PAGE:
Was Ist Einer ‘Rebel Whopper’? Burger King Is Bringing Its Plant-Based Burgers to Europe
Burger King will start selling two plant-based meat offerings across Europe, according to Jose Cil, chief executive officer of parent company Restaurant Brands International Inc.
The burger chain is quickly ratcheting up its meat alternative offerings across the world. Two plant-based items, named the Rebel Whopper and the Rebel Chicken King, arrived in Sweden over the summer. Burger King is preparing to announce the details of a rollout across Europe, Cil said in an interview Monday. He declined to provide further details.
Burger King said in June that it developed the Rebel menu items for the Swedish market with Vivera, a Dutch producer of meat substitute products. The chain also said in September that it’s working with Marfrig Global Foods SA and Archer-Daniels-Midland Co. to produce a meatless Rebel Whopper for Brazil.
The incursion in Europe follows Burger King’s introduction in the U.S. of the Impossible Whopper, a meatless version of the chain’s famous sandwich with a patty from Impossible Foods Inc. It’s available in Burger King’s more than 7,000 U.S. locations. Impossible Foods won’t be involved in the chain’s plant-based meat items for the European market, according to Restaurant Brands.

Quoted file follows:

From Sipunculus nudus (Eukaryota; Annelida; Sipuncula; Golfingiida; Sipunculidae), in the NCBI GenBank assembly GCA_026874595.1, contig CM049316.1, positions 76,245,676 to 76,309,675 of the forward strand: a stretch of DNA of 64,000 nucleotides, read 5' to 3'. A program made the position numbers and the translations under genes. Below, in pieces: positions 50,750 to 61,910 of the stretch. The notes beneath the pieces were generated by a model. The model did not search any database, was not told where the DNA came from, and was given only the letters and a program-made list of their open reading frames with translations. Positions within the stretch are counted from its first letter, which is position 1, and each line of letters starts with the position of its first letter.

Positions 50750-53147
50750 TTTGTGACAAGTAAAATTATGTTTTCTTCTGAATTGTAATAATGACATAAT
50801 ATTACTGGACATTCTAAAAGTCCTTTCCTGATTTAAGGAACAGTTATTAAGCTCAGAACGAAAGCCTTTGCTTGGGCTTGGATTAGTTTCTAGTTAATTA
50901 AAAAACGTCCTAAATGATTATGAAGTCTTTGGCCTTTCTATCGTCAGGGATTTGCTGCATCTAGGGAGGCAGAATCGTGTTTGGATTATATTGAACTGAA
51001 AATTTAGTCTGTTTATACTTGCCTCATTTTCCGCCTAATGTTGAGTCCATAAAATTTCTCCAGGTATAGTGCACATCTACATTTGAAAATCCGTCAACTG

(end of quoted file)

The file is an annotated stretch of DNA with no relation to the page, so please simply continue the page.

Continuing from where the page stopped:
A surge in the popularity of plant-based meat has caused restaurant chains to seek out new menu items. McDonald’s Corp. is currently selling a “P.L.T.” or plant-lettuce-and-tomato sandwich featuring Beyond Meat in Canada, and a Big Vegan in Germany, using a patty from Nestle SA. Carl’s Jr. and TGI Friday’s both sell Beyond Meat in their American locations and other brands abroad. Globally, the alternative meat market is now estimated to be $14 billion, according to Barclays.
More must-read stories from Fortune:
—The world’s biggest lighting company makes promises for a WiFi alternative—but 5G awaits
—As U.K. turns its back on the EU, Georgia desperately wants in
—A.I. regulation is coming soon. Here’s what the future may hold
—How a Chinese developer at Tencent is shaping the future of gaming
—Gojek’s founder resigned to join the Indonesian government. What’s next for the $10 billion startup?
Catch up with Data Sheet, Fortune’s daily digest on the business of tech.